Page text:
Urbanspoon is very good at integrating external blog content into their site. There are not a great deal of food bloggers in the northern burbs, something I hinted at recently. But nevertheless, they can direct you to cool content elsewhere. I’ve also found that they are more likely to be the first site to have reviews of brand new restaurants.

By far my favorite. Yelp mixes social media with online reviews. I’d say the functionality leans more towards the reviews and less towards social media. But you can have friends and vote on your favorite reviews. Yelp tends to be bigger in the cities where they have a paid community manager on the ground (of which Atlanta is one of them). The average yelp users also tends to be younger, a Gen-Y type person.

Yelp’s presence in Alpharetta was pretty thin a few years ago. Today they are much larger. I find the reviews to be well written and funny. If you’re reading reviews of a restaurant, I suggest sorting by the “useful” tag and go from there.


Losing ground in my opinion. For a long time they were just about the only game in town for Alpharetta reviews. That all has changed. They still have a lot of local reviews but I find that they are not as deep and well written as yelp. Still worth looking at.


I don’t know of any other sites that have a large presence here. Higher end review sites like Zagat and Gayot simply lack depth in Alpharetta. Yahoo and Google are a decent alternative, and of course they integrate well with other features on those sites. Google probably wins on the sheer number of reviews, but I find them to be almost complete devoid of detail. You’ll find reviews like “I like this restaurant. They kick ass.”

Things to look out for… Watch out for shill reviews from business owners or their acquaintances. In general you want to trust reviews from people who have reviewed a LOT of other local restaurants. If a reviewer isn’t active on the website, I wouldn’t rely on them much. Yelp does a great job here. They will simply hide reviews like this. This practice is getting them into some hot water, but it keeps the integrity of the review process in check. I appreciate that and I think general users of the site do too. Other websites are not as proactive so it is up to you to filter these shill reviews on your own.

Most of these sites have feature-rich apps for iPhone, Android and Blackberry. Yelp and Urbanspoon have some very cool mobile apps, with neat location-aware technology.

Alpharetta to Extend Greenway… a Little Bit

The city of Alpharetta has voted to extend the Big Creek Greenway from its current end at Webb Bridge Road up to the end of Marconi Drive. This is only about three quarters of a mile. Doesn’t seem like a lot really, but it is one step closer to Forsyth’s Greenway. It also opens up access to Windward. There will be a very small parking area here at the cul-de-sac on Marconi. They are also building a tunnel under Webb Bridge Road just for the path.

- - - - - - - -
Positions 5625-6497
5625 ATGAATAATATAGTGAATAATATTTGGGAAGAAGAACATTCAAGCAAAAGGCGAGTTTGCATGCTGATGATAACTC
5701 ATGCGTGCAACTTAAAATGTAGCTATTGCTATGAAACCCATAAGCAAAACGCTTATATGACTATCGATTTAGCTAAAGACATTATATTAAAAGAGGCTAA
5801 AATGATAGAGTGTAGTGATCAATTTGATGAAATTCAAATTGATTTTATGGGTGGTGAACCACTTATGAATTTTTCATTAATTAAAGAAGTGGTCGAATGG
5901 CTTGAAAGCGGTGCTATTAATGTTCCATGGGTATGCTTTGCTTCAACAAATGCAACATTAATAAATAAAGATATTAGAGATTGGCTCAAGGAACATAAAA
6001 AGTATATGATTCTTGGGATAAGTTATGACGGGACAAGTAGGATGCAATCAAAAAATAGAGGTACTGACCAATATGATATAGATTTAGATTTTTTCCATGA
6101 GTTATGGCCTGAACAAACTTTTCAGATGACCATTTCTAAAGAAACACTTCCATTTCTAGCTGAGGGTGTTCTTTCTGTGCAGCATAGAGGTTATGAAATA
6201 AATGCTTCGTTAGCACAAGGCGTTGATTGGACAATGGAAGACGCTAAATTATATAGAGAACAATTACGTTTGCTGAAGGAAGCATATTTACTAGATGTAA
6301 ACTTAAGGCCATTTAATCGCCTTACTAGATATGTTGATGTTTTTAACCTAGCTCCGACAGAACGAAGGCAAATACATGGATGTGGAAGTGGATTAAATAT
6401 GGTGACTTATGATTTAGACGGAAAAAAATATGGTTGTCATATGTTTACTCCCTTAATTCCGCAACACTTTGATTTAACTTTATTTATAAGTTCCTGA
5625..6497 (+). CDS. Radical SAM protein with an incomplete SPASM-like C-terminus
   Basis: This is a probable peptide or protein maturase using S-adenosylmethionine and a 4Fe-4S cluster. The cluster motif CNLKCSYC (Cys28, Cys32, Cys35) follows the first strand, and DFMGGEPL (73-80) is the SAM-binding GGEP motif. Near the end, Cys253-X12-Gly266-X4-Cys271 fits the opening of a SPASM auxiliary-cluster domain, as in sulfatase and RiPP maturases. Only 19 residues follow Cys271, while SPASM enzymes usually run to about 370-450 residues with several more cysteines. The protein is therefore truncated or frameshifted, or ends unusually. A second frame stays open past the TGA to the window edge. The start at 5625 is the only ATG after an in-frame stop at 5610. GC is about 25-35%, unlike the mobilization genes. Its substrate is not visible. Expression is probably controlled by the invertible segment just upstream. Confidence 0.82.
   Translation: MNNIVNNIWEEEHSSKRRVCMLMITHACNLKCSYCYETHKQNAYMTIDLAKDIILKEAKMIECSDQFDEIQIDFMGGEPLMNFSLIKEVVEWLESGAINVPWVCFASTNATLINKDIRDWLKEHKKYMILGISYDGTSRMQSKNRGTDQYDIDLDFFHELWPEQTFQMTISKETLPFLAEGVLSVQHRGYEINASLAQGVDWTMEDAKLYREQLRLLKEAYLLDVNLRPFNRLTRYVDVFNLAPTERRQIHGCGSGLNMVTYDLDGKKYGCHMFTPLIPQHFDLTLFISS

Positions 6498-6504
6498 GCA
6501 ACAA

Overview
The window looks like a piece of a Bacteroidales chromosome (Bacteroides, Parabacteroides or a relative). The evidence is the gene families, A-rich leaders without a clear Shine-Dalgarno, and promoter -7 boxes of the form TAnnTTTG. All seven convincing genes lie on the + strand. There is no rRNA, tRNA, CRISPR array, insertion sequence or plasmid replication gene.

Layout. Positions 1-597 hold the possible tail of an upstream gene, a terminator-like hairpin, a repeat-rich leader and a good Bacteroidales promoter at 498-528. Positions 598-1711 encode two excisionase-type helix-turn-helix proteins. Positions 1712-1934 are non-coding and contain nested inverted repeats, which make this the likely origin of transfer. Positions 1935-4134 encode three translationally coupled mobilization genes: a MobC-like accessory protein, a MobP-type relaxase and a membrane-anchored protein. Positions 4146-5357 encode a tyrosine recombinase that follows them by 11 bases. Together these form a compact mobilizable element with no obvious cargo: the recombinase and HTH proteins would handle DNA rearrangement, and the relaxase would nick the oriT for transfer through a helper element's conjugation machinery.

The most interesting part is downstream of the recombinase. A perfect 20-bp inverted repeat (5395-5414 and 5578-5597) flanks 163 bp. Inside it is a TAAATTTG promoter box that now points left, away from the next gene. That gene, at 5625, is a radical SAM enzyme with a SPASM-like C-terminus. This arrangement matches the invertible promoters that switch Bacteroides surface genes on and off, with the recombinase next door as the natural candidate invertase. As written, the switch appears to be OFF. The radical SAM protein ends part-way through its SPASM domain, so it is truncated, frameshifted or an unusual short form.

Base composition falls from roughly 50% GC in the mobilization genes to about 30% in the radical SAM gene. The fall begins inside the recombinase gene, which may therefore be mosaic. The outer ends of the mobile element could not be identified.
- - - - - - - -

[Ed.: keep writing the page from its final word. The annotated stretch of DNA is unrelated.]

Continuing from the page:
The trail is starting to get very close to cubicle land. This might be a nice lunchtime diversion for folks working at McKesson. But from here, the path is uncertain. Crossing Windward will be a problem. If the city is willing to spend the dough to tunnel under Webb Bridge, then you’ve gotta think they would be willing to do the same for Windward. Or perhaps a pedestrian bridge?

It appears that the future path from Forsyth’s current end at McFarland will follow the new Ronald Reagan Blvd. If they ever build it, this will be real close to the proposed Taubman Mall. I think this will take away from the woodsy feel of the path. It also means that Alpharetta will have some choices to make on how to get to McGinnis Ferry Road. Will they continue to follow the creek and cut through the Windward golf course? Or perhaps they can go north and follow Alderman Drive near LexisNexis and Equifax? Stay tuned.

Ancestral Roots

This post continues a discussion on the Peter Kilborn article on being Rootless in Alpharetta.

There is a place in rural North Carolina where a street bears my surname. There are also a few small family cemeteries with my last name on them. I guess you could say this is where my ancestral roots are located. It really is just a place where my family landed in the middle of the 18th century. My line move away more than 100 years ago. But when I hear someone talk about the word “roots”, I think of this swampy place in eastern North Carolina. If I were to pick up my family and settle there, I would be more rootless than I am here in Alpharetta. Sure, the locals would be better able to pronounce my last name, but I wouldn’t know anyone. And I’m pretty sure they don’t have a Starbucks on every corner there. I’ll stick to Alpharetta for now.